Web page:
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Persisting state between AWS EC2 spot instances

Persisting state between AWS EC2 spot instances using Docker on an external volume

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Spot instances on AWS are up to 90% cheaper than on-demand instances.

For example, on-demand m4.large (8 GB of RAM, 2 vCPU) instances cost $0.12/h or $90/month but spot prices are typically less than $0.02/h which is $15/month.

The catch is that they can be terminated at any time.

If it's OK if your webapp or service is offline for a while, then the cost savings can be very tempting.

In my case, there was an internal service that I wanted to run only during work hours.

If your app has state, you will probably want to preserve it when a spot instance is killed and then recreated. On AWS, you can store data on EBS volumes which are like external disks that you can attach to any instance. So you could simply reuse that volume when you launch a new spot instance, right? Unfortunately, it's not that simple.

Solutions

Not possible to choose root disk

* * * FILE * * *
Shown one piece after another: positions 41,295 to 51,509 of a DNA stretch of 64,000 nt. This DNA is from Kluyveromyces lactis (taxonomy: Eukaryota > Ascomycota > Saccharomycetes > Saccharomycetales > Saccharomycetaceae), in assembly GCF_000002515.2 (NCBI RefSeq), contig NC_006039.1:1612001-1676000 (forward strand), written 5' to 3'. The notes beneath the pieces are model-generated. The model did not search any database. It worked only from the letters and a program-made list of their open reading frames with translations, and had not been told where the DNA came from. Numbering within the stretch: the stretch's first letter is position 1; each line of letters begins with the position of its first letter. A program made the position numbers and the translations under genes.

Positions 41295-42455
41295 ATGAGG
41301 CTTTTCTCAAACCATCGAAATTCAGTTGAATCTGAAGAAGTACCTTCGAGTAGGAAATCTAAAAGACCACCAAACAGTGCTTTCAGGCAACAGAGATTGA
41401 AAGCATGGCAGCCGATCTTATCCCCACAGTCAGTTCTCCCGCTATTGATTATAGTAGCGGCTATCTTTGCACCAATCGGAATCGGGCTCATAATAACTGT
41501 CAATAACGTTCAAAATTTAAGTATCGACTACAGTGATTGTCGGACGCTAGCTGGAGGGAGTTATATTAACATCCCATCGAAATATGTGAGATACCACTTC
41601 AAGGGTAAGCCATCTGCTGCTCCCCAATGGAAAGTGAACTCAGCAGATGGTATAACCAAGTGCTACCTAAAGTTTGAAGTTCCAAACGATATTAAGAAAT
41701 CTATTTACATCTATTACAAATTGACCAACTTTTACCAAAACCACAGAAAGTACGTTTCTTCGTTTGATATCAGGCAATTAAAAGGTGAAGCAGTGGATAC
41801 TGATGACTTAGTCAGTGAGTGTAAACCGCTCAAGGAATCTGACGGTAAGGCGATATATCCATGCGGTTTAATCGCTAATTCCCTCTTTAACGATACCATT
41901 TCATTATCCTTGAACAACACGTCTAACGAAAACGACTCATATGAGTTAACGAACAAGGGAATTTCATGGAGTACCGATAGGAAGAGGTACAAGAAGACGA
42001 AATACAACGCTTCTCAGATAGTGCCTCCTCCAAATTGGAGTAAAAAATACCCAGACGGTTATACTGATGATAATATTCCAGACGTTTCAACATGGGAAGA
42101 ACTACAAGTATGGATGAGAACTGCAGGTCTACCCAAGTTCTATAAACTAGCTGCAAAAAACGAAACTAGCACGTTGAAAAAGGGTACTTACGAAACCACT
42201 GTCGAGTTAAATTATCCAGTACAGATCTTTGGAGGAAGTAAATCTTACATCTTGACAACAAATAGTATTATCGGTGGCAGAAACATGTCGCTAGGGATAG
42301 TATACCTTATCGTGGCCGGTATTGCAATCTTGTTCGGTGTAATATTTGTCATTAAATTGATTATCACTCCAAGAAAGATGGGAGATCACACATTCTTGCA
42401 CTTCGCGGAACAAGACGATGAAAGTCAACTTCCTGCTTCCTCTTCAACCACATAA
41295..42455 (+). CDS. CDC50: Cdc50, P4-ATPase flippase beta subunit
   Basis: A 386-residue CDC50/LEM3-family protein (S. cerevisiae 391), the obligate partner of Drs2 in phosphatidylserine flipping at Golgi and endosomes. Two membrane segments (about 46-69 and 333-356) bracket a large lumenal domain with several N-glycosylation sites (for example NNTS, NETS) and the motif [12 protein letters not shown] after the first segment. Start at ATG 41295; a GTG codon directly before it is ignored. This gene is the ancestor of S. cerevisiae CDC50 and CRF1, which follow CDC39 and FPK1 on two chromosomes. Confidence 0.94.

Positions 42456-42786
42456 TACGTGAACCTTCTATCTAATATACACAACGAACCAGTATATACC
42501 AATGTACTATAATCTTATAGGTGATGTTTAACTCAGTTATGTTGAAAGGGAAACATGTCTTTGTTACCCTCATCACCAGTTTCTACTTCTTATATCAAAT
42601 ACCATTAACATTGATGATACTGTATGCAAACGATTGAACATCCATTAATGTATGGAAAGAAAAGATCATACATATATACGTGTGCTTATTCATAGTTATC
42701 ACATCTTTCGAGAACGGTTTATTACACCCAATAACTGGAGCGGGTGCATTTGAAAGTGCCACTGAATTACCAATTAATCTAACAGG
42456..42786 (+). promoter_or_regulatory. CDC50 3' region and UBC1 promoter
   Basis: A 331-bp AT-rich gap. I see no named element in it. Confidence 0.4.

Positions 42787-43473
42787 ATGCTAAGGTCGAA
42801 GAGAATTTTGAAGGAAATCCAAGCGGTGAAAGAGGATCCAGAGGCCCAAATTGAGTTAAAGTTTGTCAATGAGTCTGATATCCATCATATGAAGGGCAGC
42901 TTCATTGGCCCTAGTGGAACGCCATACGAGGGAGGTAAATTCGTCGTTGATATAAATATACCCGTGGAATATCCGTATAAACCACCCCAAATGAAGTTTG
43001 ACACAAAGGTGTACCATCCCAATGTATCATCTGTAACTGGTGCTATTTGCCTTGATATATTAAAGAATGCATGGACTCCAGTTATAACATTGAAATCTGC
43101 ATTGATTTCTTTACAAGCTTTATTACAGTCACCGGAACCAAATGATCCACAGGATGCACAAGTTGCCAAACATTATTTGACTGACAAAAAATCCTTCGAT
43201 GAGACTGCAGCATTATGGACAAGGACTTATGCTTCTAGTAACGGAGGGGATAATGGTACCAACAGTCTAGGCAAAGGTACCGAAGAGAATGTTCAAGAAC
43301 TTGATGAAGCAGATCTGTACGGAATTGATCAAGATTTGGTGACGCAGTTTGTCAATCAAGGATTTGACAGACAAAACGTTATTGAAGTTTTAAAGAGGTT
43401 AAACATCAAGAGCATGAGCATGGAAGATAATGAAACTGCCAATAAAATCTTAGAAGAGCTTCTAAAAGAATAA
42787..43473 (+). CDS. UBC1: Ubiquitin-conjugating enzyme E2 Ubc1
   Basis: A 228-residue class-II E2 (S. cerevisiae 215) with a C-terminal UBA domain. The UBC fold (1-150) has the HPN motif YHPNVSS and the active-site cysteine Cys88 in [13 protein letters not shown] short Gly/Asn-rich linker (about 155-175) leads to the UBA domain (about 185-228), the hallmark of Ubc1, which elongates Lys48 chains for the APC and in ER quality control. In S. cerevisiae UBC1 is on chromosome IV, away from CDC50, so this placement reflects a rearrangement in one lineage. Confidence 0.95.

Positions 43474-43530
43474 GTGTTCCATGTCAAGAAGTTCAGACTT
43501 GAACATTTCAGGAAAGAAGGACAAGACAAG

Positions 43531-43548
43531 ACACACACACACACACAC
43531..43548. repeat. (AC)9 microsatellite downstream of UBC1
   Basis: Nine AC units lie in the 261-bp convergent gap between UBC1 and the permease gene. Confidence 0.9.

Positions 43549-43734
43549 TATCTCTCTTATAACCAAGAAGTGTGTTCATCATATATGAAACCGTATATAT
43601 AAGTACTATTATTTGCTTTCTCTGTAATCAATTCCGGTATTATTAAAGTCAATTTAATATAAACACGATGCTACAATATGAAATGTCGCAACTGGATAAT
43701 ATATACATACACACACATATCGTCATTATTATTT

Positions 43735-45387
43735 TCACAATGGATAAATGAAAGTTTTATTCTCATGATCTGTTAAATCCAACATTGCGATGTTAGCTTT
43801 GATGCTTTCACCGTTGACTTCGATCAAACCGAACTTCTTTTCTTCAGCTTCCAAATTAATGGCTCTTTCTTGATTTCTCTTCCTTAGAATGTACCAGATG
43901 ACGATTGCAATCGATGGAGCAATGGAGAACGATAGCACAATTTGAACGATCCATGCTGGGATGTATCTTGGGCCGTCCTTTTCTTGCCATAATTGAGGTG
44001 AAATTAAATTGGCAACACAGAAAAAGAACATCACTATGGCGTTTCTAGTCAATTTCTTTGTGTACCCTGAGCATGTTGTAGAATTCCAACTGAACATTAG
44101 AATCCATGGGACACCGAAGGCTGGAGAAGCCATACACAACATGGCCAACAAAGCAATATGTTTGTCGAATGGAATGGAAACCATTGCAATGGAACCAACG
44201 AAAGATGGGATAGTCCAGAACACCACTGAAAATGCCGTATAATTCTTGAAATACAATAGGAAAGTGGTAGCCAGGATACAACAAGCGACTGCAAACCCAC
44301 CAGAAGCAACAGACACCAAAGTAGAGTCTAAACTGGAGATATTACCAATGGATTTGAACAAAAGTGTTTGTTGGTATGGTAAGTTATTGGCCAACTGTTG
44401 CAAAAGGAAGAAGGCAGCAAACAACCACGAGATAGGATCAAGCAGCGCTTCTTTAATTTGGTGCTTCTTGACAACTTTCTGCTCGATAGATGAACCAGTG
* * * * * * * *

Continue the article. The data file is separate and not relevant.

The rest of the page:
When you launch a new instance (be it on-demand or spot), you can't select an existing volume as the root disk. Instead you have to choose an AMI (Amazon Machine Image). They can be created from a snapshot that can in turn be created from a volume.

Converting volumes to AMIs is a slow process and not something we want to do.

Stop, replace root disk, start

If you use on-demand instances, you can stop them, detach the created root volume, attach your existing volume and start it back up. But this doesn't work for spot instances. While you can restart them, stopping them is the same as terminating them.

So we'd like to get that reusable volume to be the root of our system without having to stop our spot instances.

Mount, chroot

It is possible to attach an existing volume to a running instance and then mount it.

One problem with this is that you may have problems starting services that expect to be in / not /mnt/disk. There's chroot /mnt/disk but it won't always work.

ec2-spotter is a utility that does this. It looks like it uses user data to run a script at boot time to replace the root disk and chroot into it.

Termination behavor: stop

Since September 18, 2017 if you use persistent spot requests, you can change the termination behavior to Stop instead of Terminate. Your instances will be stopped until new ones can be created. All volumes and even the instance ID will be preserved. Read more about it in the announcement.

But this won't work with one-off spot instances like in my case.

Docker containers